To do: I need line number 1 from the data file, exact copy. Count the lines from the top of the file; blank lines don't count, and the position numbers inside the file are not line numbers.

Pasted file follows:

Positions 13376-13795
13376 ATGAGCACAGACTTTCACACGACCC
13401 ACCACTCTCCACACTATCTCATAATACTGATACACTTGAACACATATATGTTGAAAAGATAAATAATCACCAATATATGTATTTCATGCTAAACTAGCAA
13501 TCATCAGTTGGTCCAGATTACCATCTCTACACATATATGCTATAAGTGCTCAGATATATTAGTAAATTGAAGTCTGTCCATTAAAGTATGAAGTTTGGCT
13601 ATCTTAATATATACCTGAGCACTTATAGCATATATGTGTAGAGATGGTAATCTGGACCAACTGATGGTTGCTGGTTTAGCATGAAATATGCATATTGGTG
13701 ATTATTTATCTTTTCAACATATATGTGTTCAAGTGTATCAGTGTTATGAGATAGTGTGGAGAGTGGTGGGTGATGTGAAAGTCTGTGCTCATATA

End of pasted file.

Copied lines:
Positions 13376-13795